Walker-Warburg Syndrome

Background and History: 

This disorder is named after the American neurosurgeon A.E. Walker, and the Danish ophthalmologist Mette Warburg.  It belongs to a group of diseases with brain, eye, and muscle abnormalities caused by mutations that impact an important metabolic pathway called glycosylation.

Clinical Correlations: 

The title refers to a category of disease rather than a single entity.  It is sometimes called muscle-eye-brain(MEB) disease.  The responsible gene mutations are all involved in a common metabolic pathway.  Severe malformations of the brain and eye plus a congenital form of muscular dystrophy seem to be the common manifestations but there is considerable clinical variation in the signs and symptoms.  Infants are affected a birth and many never survive beyond one year of age.  In these individuals, normal developmental milestones are often delayed and sometimes never achieved.  Some have seizures but these are uncommon.  Hydrocephalus is sometimes seen.  Others are more mildly affected and able to walk and speak but this is uncommon.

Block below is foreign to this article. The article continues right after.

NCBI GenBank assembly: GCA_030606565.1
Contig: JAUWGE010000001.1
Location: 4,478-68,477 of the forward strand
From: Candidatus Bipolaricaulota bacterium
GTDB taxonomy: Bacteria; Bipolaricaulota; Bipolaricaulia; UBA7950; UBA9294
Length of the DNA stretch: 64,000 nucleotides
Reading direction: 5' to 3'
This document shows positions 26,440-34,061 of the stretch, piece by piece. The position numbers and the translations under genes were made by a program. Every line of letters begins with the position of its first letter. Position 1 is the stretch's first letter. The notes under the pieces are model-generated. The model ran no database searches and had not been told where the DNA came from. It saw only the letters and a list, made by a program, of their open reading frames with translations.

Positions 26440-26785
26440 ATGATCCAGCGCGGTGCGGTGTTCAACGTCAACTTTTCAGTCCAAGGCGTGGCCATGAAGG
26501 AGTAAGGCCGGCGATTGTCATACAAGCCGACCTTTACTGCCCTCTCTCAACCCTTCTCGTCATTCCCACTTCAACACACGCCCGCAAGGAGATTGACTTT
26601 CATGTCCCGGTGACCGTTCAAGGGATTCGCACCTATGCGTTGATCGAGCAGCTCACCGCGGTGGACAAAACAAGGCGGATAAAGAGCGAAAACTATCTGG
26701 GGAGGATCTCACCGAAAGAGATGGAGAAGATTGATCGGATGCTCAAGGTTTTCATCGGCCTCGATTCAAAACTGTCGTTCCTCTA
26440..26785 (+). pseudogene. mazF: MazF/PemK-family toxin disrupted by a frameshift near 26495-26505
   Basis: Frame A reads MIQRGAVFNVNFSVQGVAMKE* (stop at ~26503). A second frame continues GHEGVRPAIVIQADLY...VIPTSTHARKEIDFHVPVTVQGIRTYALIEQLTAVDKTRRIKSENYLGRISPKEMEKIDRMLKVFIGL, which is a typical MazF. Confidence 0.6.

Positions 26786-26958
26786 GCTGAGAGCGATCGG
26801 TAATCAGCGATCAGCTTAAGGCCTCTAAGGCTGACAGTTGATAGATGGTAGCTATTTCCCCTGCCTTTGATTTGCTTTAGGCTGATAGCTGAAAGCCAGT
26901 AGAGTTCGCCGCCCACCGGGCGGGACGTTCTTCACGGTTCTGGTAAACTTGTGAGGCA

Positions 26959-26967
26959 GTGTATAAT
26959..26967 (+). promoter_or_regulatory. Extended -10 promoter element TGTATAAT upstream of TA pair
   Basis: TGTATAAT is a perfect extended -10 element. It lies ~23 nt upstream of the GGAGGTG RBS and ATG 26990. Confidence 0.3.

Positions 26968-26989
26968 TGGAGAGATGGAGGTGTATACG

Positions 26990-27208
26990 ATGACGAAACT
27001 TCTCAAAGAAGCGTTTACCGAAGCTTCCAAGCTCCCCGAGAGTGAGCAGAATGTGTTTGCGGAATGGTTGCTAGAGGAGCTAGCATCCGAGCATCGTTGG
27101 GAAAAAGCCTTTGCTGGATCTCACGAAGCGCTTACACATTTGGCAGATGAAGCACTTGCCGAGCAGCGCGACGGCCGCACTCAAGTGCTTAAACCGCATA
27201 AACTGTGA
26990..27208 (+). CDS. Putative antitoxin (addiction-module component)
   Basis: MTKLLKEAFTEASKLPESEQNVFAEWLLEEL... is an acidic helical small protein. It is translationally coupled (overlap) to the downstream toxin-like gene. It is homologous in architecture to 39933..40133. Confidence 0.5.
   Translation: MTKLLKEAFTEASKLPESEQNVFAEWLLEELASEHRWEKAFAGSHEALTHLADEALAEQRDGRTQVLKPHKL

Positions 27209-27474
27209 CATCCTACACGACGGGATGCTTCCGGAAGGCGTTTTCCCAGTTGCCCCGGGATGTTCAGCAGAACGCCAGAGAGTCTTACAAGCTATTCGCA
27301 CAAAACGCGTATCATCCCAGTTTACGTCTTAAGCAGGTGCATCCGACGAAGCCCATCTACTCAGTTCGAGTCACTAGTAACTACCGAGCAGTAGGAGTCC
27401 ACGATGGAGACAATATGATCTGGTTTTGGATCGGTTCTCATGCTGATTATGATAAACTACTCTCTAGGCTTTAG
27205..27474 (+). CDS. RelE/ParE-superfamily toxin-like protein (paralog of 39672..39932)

The eyes may be small and glaucoma may be present.  Often the retina is malformed and the optic nerve is not fully developed or is pale.  Vision is likely severely depressed but measurements are difficult to make due to the severity of the mental retardation. 


This is an autosomal recessive disorder requiring the presence of two mutations before it can be expressed.  At least 6 genes may contain mutations that cause these similar conditions.  Two carrier parents with one mutation are clinically normal but have a risk of 25% that each of their children may inherited this condition. 

Diagnosis and Prognosis: 

Usually signs of the disease are present at birth with ophthalmologists and neurologists collaborating in the diagnosis.  The prognosis is poor and many infants die in the first year of life.  There is no effective treatment.  Brain MRIs may be useful for the diagnosis. 

Additional Information
Autosomal recessive